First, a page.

Every year, the judges tell us they wish more entrants would include financial information. This can be really basic – just an overview of your turnover and profit would be ideal. However, one of the categories each entry is marked in is financial evidence – if you don’t include any information, the judges can’t give you any points.
It’s such a shame for a really impressive, detailed entry to be let down in this way – scoring a zero can have a big effect on your average score, so please don’t risk it and include some financial information!
If you are worried about sharing this kind of information, firstly we take your security seriously and all of our judges and staff members sign a non-disclosure agreement. Secondly, this information is often in the public domain anyway – on Companies House. If you still feel really uncomfortable, you could just share your information in terms of percentages of growth.
#9: Tell your story
Telling the story of your business can be a really engaging and memorable part of your entry. It is a chance for the judges to really connect with your business on an emotional level, and some of the best entries tell us how and why their businesses exist. For example, in their entry Cotswold Distillery told us all about how they grew their business through crowdfunding, and this has led to them being featured in April’s edition of our magazine, In Your Field.
Make sure to talk in detail about your vision for the future, too. It’s a great way, especially for smaller businesses, to prove that your business has the potential to grow.
#10: Show off your brand
An element that entrants often forget to include is branding. You’ve probably spent a decent amount of time developing your brand and how your business appears to customers or clients – it’s an important part of your business strategy and so should be addressed in your entry in some form.
It might also be helpful to think of the judges as potential customers – you want them to remember your business so make sure you show off your branding.
A good way to do this is through a presentation – branding tends to be very visual, so you can explain your strategy alongside relevant images. If you’re not the most computer savvy person – don’t worry! You can always put the information you would use for a presentation in a word document and upload that instead.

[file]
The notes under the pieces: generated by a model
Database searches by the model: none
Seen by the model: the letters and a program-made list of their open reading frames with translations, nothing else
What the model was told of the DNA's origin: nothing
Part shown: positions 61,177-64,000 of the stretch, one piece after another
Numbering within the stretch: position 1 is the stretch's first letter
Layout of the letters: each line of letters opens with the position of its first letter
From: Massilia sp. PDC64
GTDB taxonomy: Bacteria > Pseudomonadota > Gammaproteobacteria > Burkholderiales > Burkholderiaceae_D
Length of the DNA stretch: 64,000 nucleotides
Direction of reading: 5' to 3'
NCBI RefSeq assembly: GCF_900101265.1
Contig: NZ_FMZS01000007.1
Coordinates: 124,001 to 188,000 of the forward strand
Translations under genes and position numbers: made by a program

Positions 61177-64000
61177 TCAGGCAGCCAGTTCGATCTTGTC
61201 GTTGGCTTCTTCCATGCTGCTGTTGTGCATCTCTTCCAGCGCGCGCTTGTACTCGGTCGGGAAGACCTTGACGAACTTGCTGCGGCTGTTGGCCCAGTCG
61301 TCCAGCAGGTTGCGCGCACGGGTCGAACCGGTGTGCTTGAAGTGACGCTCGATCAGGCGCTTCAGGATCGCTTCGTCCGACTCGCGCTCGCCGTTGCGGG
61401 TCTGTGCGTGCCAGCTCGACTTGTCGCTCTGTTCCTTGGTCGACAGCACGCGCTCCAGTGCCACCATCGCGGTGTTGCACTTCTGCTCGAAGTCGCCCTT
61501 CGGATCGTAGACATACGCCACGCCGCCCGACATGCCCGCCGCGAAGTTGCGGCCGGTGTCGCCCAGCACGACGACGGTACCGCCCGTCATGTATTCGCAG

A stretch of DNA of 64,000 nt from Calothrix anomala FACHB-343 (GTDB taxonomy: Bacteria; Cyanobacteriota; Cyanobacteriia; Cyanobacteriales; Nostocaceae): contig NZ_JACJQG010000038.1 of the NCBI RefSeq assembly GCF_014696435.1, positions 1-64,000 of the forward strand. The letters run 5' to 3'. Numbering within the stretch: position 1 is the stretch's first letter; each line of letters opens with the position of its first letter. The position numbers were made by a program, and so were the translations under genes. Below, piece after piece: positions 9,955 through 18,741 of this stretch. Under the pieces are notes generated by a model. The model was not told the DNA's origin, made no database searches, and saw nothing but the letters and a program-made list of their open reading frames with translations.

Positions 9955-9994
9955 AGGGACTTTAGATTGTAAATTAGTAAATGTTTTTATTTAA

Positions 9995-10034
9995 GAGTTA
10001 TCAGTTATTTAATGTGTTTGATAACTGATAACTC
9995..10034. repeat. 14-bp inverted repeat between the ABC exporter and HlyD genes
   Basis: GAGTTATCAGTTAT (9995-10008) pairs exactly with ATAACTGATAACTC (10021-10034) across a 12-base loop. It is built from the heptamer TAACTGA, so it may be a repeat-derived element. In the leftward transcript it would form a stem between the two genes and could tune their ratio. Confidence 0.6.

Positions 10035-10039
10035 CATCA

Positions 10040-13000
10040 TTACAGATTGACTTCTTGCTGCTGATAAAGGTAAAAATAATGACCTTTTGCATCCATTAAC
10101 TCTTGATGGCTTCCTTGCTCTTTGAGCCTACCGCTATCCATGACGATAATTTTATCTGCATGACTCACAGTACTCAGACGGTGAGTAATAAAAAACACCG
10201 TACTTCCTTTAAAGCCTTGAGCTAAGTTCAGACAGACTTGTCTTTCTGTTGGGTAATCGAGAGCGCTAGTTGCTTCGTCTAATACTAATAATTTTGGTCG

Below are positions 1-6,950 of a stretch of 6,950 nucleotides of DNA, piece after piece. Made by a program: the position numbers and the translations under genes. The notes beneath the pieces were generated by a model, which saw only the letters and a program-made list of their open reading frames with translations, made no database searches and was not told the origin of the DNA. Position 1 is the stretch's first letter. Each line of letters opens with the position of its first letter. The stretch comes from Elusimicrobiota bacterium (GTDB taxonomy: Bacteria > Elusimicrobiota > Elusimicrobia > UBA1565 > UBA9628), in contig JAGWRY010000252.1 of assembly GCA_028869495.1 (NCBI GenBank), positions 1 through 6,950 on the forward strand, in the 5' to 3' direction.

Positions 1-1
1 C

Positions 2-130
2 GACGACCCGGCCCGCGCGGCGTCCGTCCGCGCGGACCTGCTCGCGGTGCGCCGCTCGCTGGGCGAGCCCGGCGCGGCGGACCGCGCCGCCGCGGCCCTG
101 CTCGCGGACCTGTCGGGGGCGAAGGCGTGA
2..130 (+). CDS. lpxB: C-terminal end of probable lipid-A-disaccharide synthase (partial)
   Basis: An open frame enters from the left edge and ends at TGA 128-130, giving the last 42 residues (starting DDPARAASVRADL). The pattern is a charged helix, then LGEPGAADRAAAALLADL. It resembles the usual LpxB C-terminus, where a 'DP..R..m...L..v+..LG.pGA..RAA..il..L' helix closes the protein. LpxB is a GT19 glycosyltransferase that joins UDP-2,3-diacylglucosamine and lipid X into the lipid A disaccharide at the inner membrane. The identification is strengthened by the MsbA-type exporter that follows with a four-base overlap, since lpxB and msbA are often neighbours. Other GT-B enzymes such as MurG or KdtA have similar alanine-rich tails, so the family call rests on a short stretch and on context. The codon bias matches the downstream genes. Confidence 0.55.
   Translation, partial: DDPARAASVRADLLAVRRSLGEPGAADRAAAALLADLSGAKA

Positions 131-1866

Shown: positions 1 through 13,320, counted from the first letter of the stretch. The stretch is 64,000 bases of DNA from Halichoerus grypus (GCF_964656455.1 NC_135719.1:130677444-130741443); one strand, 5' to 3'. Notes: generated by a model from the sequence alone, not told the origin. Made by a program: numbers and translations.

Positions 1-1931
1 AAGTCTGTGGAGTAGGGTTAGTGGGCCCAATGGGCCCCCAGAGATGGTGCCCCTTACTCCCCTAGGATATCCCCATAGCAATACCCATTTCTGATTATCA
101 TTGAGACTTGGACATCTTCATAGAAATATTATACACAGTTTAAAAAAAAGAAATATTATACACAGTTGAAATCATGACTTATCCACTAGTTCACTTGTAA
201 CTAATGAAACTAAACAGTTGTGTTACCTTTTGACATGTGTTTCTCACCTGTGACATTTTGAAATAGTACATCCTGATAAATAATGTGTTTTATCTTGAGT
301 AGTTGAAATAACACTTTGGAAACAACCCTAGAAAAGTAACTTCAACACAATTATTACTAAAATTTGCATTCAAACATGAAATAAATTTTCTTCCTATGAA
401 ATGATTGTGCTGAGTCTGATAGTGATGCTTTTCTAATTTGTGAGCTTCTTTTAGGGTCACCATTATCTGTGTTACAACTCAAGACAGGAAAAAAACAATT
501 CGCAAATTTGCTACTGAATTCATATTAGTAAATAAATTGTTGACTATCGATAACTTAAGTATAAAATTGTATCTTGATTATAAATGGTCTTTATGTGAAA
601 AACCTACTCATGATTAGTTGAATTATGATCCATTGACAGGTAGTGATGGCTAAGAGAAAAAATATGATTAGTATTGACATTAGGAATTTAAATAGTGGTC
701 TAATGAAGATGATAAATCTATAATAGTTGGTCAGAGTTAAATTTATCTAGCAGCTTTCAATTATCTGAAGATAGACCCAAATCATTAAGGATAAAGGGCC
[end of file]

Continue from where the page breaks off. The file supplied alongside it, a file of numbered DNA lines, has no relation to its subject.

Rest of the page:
Don’t forget – we’re here in the office to help with the technical side of uploading and adding documents to your entry – just get in touch.
#11: Ask for help when you need it
The Rural Business Awards team are all on hand to help you through the entry process. Because we don’t have any impact on the judges we are free to give you all the help and advice you need to submit your entry.
If you need to ask any questions, want to talk through how to answer a particular question, or want us to check your entry for you just get in touch. Call 01163 800 525 or email firstname.lastname@example.org
#12: Add a presentation
Including a presentation is another good way to make your entry stand out. They are ideal to demonstrate the story of your business, as they combine text and images in an effective way. By uploading additional documents like presentations, you can talk about all the strong points of your business without being constrained by the questions and word limits of the entry form.
Some entries almost entirely use the form, answering the questions in great detail, and only uploading a few supporting documents, videos and images. Others answer the questions concisely, but include a wealth of supporting documents and presentations. Both approaches can score highly with the judges – it’s up to you and what best suits your business.
#13: Send in a sample
This option is only available after shortlisting (as that is judged remotely), but if you really want to take your entry to the next level, send us a sample of your products. This really important for food and drink entrants, but is worthwhile for any business that offers a physical product. We’ve received everything from beer to goats cheese, greetings cards to scarves, dog toys to portfolios of work!
If you want to send something for the judges to see (or taste!) drop us an email at email@example.com we are happy to return products to you following judging, so just make sure to tell us you want it sent back in your email.
#14: Let your passion shine
It’s your passion for your business that makes it unique, and if you can give the judges a sense of that, it will ensure you stand out from the crowd. Remember that your entry doesn’t have to be completely dry and serious – try to infuse it with some of your personality! Now is the time to boast about your successes, and let your business really shine.
#15: Remember to click Submit!
Now that we have removed our entry fee, it can be easy to forget to press this all important button! If you haven’t submitted your entry, the judges won’t be able to see it on the system, so PLEASE don’t forget!
As you can still edit your entry after you have submitted it, it might be worth submitting at the start of the process (just fill in the required fields with a single letter), and then going back and filling out the form in detail.